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Hands on learning with clay at Story House Aberglasslyn

clay aberglasslyn 2

In her text ‘Rapunzel’s Supermarket’, Ursula Kolbe discusses the numerous benefits of hands on learning, in particular, playing with clay. In order to gain a deeper understanding of the enrichment that this natural material provides, Kolbe engages with the children, observing the learning that advances over time. In her observations, Kolbe suggests that hands on learning with clay and the creation of three-dimensional structures can lead to communication skills, collaboration with other children and a sense of connecting with the natural earth through the use of touching and manipulating a substance that is derived from the earth.

Delving further in to the concept of communication, clay offers children the ability to successfully communicate ideas, imagination and learnt theories through the creation of three dimensional structures. Kolbe goes on to highlight the potential intricacies of these structures, noting the role of clay colour and how the variety of tones can lead to differences in structures and uses in children’s play; ”white, grey and ochre to reddish brown, pale brown, dark brown and dark grey” . As children create and use clay in a play setting, their imaginations and ideas can be expressed in such detail and expression, and we can see children use clay to transform and reform complex concepts as they develop and grow. Here, clay structures mature from older processes of breaking and squishing and evolve to adding parts to structures, rolling and coiling, human figures and joining pieces together.

In this evolution of engagement, clay exemplifies itself as an invaluable tool for fine motor development and structure formation, particularly due to its flexible and transformative qualities. Looking at the developmental benefits of playing with clay in an educational setting, fine motor skills are constantly strengthened and advancing as the clay promotes muscle stimulation with pinching, squeezing, manipulating, moulding, rolling, placing and squishing. These complex structures also display children’s understanding of balance and movement throughout their exploration of other hands on experiences. These skills are also current in the Early years learning framework as DEEWR suggests that increasingly complex pattern making and balance enhance fine motor movement.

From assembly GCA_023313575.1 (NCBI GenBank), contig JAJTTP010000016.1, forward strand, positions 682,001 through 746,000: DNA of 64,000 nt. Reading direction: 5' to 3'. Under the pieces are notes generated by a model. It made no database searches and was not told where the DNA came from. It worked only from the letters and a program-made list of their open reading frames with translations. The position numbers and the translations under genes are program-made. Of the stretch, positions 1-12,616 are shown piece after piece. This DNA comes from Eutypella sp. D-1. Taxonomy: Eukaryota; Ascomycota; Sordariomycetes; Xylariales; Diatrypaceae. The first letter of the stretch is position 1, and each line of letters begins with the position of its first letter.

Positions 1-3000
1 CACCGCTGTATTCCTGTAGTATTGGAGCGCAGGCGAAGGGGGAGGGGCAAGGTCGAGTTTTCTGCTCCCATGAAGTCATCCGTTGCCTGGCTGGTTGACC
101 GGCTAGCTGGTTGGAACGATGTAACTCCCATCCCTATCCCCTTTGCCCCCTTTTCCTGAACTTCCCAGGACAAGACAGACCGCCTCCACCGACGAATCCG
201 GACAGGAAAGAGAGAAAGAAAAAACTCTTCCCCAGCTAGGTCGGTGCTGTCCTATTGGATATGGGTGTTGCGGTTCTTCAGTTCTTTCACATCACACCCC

Clear benefits of clay include many forms of creative expression, however in another avenue of communication, clay play encourages children to use collaborative skills in social contexts as it can be manipulated in small or large groups of children and a commentary opportunity can arise. Children are required to use verbal language to communicate ideas to other children in a group while also engaging in skills such as turn taking and leadership in play. Children are able to work together and observe how one large block of clay can be created into many smaller pieces of art. Clay converts from a block into intricate compositions manifested by a group of children in unison. Using clay in a social setting can also be connected to Vygotsky’s theory of social development where it is suggests that groups of children are able to learn new skills and techniques through observing other’s with more advanced skills. Also importantly, Vygotsky’s zone of proximal development is furthered in social interaction, where through clay and hands on learning, peer modelling surpasses the learning of a new skill that can occur independently.

Written by Jessica Jarvis, Educational Leader at Story House Early Learning Aberglasslyn

About Story House Early Learning Aberglasslyn

Just minutes from Rutherford Public School, Story House Aberglasslyn welcomes families from surrounding suburbs including Rutherford, Maitland, Oakhampton and Oakhampton Heights.

Our service offers smaller class sizes, spacious play areas, and modern educational materials.

Our aim is to provide a secure and happy environment where children can develop their intellectual, social, emotional, physical, and language skills to become competent and confident individuals. And for you to feel safe knowing that your child is receiving the best possible care.

For enrolment enquiries or to book a tour, please contact our Service Manager, Amy Kearney

Phone: 02 4932 1329

Email: [email protected]

www.shel.edu.au